Relativity and Cosmology

   

A Coupling of the Origin of Asteroid Belt, Planetary Ring, and Comet

Authors: Yongfeng Yang

Observations show that there are an asteroid belt, four giant planetary ring systems, and countless comets in the solar system. Various scenarios in the past had been presented to account for their origins, but none of them is competent. Asteroid belt located between the orbits of Mars and Jupiter is flat, circular, and parallel to the ecliptic, similarly, planetary ring located between the orbits of satellites is also flat, circular, and approximately parallel to planetary equatorial plane. This resemblance implies that both asteroid belt and planetary ring are likely to derive from a common physical process. Here we propose 5 significantly disruptive collisions of the two bodies of binary planetary (satellite) systems in the history of the solar system to be responsible for the formation of asteroid belt and giant planets’ ring systems. In each collision the two bodies of a binary system are firstly shattered into fragments and ejected towards all around, but due to the constraint of a hierarchical two-body gravitation (non-Newton’s gravitation), the barycenter of initial binary system is survived in the collision, and the fragments are still organized in a series of hierarchical two-body systems. As inferred from Galileo’s experiment of projectile, the fragments run some parabolic trajectories around the collisional origin, but at the same time the survived barycenter continues to orbit and drag the fragments to move by means of the barycenters of a series of two-body systems, by which nearby fragments are confined to gradually fall on a circular belt (ring). Some of the falling fragments are further shattered into very small fragments to form independent belts (rings). The collision of the two bodies of a binary planetary system gives birth to asteroid belt, while the collision between the two bodies of a binary satellite system gives birth to a planetary ring system. Further fragments (relative to the collisional origin) in travel bombard the objects they encounter and leave craters on the surfaces. Due to the motions of the survived barycenter around the Sun (giant planet) and giant planet around the Sun, these further fragments are being brought to run through the solar system back and forth, this results in the advent of comets when close enough to the Sun (if they hold icy materials), and appearance of meteors when close enough to the Earth, some of the fragments occasionally landed on the surfaces of planets and satellites and become meteorites.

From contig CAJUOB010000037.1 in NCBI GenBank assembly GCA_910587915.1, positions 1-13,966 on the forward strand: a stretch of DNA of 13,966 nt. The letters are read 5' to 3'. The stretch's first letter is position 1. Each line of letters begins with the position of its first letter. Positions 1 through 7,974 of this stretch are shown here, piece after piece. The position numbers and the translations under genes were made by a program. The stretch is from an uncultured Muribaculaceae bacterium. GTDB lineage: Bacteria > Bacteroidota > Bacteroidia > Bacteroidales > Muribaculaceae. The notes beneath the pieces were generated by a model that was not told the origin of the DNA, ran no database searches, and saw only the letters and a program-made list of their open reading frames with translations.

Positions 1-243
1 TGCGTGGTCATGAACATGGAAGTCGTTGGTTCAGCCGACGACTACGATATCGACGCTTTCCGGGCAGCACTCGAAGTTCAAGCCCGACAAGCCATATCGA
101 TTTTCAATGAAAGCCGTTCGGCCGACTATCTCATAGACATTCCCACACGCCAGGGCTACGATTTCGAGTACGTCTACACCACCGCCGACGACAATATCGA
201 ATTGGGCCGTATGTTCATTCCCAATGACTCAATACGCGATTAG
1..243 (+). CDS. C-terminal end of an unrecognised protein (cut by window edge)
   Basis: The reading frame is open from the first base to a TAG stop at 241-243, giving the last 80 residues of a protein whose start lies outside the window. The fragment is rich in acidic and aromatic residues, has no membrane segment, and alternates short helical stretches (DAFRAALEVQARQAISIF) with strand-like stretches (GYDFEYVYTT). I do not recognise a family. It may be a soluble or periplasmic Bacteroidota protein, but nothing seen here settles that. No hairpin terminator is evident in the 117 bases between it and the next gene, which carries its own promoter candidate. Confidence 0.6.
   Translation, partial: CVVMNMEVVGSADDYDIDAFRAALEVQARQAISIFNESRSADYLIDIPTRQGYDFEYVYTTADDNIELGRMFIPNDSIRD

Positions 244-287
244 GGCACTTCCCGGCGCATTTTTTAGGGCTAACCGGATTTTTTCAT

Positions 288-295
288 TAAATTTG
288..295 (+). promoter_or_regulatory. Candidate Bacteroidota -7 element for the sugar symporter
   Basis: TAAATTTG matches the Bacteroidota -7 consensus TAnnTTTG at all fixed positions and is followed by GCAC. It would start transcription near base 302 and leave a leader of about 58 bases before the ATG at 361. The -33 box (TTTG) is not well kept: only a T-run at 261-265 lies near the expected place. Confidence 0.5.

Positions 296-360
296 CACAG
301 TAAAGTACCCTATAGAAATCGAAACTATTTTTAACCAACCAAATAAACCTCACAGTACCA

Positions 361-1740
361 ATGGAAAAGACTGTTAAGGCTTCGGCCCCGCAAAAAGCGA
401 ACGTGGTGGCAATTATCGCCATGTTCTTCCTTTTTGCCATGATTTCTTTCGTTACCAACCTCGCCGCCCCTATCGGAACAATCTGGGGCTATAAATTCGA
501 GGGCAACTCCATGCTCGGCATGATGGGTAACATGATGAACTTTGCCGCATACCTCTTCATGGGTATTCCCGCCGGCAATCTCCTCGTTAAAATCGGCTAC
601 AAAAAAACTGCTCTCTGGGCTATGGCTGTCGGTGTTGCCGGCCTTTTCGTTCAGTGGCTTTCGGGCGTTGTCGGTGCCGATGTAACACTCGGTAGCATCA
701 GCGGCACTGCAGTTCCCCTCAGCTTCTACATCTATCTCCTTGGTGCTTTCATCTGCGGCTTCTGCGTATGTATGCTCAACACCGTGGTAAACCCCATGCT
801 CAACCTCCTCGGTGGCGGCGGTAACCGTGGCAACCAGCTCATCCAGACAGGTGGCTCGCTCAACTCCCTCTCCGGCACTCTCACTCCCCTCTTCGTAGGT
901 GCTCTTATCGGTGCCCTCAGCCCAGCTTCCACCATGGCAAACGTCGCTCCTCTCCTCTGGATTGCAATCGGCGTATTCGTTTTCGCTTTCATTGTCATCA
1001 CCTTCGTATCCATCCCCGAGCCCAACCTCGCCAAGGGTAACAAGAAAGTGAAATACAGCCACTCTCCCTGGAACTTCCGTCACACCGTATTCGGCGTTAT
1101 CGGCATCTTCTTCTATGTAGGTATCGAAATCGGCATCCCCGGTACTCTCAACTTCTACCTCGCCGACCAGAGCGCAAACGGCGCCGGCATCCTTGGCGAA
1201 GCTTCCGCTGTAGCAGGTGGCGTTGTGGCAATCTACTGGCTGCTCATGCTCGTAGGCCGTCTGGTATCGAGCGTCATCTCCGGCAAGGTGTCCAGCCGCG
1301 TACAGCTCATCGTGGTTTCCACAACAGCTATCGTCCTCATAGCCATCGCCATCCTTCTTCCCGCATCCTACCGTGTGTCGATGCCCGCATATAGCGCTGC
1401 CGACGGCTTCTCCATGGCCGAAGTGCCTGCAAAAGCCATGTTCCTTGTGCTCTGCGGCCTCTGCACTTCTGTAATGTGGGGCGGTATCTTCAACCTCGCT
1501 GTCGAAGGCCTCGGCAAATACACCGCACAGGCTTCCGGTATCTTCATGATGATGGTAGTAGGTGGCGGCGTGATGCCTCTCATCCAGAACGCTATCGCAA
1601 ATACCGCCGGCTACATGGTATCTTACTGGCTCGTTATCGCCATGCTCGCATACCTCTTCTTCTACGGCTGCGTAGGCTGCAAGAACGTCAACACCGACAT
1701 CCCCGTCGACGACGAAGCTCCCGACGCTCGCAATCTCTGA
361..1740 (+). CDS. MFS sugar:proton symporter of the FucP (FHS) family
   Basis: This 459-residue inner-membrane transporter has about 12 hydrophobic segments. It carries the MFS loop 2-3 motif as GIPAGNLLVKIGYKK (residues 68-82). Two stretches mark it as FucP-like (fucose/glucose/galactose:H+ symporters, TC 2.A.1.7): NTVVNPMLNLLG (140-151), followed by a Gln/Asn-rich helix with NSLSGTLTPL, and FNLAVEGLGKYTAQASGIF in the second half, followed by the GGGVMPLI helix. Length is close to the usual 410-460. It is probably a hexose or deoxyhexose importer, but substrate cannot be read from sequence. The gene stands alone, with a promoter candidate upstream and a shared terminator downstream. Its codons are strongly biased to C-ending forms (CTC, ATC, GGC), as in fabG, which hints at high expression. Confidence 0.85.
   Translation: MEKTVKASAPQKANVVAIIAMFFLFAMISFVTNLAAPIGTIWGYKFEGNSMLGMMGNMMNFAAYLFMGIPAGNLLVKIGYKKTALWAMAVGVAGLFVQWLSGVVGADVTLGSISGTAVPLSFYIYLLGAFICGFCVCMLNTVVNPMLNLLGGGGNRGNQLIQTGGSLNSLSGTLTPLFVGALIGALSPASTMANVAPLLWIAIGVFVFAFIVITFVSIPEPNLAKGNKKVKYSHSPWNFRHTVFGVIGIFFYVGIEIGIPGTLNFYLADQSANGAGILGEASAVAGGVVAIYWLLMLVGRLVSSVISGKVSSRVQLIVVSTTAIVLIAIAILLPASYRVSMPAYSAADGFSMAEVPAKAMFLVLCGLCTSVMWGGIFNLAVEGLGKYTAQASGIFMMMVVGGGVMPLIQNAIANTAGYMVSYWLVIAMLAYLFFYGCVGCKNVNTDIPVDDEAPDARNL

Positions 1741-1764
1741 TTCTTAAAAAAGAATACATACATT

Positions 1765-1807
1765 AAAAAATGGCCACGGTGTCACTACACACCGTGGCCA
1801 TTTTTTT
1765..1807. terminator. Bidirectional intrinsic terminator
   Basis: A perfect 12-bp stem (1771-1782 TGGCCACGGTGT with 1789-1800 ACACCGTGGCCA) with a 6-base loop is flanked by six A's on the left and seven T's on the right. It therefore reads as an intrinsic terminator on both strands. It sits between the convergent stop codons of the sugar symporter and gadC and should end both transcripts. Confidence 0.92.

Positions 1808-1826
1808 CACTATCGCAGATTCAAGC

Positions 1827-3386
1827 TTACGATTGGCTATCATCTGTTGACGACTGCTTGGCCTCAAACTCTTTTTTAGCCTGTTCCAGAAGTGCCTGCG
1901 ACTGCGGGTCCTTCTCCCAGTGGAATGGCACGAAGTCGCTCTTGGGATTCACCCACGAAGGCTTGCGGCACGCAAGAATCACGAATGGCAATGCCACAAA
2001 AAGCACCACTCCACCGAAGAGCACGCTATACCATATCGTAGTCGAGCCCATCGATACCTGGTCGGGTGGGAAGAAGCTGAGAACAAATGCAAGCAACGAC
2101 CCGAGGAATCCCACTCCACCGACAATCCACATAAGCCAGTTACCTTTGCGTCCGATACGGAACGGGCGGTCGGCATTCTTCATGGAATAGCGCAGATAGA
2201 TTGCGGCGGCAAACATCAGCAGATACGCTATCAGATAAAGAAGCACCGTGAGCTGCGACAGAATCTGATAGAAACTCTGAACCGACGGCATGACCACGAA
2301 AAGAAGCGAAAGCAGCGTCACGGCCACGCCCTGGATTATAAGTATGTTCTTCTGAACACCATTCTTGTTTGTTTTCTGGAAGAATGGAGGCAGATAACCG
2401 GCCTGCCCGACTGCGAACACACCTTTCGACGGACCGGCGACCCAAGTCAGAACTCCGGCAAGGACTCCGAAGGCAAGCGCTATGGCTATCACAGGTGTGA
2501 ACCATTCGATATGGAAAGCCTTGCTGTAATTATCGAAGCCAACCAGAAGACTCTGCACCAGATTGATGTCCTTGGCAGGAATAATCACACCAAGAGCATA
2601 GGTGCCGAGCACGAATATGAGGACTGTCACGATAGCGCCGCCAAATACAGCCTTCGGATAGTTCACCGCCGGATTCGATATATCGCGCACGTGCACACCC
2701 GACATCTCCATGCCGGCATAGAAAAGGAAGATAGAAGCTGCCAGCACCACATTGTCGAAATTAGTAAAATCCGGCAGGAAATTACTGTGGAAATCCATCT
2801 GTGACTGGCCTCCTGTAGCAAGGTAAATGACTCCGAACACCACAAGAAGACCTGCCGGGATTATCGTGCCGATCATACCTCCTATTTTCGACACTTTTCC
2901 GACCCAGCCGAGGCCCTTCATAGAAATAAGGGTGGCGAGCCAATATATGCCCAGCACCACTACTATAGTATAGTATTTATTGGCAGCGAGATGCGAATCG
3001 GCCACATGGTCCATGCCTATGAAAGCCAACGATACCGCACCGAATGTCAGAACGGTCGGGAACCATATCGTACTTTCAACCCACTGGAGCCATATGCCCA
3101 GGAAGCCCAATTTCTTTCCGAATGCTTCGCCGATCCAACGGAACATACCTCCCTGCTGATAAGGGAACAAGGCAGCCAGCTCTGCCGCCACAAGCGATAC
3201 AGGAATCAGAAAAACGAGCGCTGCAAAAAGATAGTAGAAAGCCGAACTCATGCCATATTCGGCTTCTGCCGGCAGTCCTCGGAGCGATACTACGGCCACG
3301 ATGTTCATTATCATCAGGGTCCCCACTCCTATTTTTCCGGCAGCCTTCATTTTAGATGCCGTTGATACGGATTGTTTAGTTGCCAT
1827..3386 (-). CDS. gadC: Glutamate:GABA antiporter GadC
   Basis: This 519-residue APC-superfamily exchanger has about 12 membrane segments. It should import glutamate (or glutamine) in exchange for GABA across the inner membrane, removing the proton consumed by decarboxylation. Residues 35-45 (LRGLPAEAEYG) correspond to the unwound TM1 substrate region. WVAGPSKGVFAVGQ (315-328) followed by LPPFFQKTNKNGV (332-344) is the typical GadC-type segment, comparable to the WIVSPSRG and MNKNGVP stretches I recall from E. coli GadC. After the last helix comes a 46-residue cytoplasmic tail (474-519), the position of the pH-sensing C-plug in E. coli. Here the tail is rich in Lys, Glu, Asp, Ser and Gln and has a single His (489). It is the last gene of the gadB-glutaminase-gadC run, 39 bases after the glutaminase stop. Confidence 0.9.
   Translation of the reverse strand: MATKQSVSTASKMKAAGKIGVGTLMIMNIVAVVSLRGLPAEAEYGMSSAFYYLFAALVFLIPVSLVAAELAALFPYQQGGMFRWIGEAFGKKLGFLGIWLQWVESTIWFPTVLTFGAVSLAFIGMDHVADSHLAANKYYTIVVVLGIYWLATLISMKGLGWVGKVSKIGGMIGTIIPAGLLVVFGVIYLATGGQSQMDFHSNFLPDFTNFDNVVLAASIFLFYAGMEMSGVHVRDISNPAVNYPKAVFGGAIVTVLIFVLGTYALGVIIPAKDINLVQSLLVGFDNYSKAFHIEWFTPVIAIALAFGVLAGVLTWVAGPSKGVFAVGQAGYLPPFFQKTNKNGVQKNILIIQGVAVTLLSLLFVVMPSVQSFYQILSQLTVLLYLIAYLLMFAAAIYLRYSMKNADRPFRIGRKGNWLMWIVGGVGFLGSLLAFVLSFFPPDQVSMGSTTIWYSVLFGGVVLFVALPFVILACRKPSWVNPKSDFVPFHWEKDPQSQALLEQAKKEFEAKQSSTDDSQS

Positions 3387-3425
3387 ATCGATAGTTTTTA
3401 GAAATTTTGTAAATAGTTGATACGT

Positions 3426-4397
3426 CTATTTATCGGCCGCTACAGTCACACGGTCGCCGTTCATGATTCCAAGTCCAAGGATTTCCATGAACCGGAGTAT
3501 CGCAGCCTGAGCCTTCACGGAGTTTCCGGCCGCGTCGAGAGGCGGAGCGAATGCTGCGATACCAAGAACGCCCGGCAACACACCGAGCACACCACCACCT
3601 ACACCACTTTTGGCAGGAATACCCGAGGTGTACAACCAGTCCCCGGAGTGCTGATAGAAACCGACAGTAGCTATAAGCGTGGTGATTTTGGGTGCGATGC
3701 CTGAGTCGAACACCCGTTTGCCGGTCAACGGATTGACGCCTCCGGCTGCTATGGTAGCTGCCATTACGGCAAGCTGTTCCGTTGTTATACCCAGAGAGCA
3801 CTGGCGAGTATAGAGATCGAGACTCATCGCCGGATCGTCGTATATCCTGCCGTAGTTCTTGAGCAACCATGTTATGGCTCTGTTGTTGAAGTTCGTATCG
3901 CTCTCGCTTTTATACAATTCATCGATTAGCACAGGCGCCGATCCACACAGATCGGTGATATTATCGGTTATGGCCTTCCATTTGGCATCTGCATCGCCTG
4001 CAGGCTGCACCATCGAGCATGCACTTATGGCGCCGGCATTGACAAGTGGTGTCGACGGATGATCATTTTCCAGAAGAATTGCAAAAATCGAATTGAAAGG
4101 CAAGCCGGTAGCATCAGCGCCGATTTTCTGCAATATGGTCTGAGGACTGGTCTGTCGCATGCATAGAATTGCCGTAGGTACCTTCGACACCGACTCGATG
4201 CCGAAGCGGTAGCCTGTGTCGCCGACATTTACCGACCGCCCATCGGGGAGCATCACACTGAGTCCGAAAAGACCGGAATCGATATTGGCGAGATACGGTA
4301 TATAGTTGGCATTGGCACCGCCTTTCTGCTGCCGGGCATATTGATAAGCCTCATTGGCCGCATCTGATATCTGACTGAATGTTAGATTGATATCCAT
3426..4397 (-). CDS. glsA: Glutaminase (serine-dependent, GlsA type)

Comments: 48 Pages. 18 figures and 2 tables

Download: PDF

Submission history

[v1] 31 Jan 2011
[v2] 15 Feb 2011
[v3] 12 Mar 2011
[v4] 26 Aug 2011
[v5] 7 Sep 2011
[v6] 12 Oct 2011
[v7] 30 Nov 2011
[v8] 2012-01-17 02:55:53
[v9] 2012-02-03 01:49:09

Unique-IP document downloads: 504 times

Vixra.org is a pre-print repository rather than a journal. Articles hosted may not yet have been verified by peer-review and should be treated as preliminary. In particular, anything that appears to include financial or legal advice or proposed medical treatments should be treated with due caution. Vixra.org will not be responsible for any consequences of actions that result from any form of use of any documents on this website.

Add your own feedback and questions here:
You are equally welcome to be positive or negative about any paper but please be polite. If you are being critical you must mention at least one specific error, otherwise your comment will be deleted as unhelpful.

comments powered by Disqus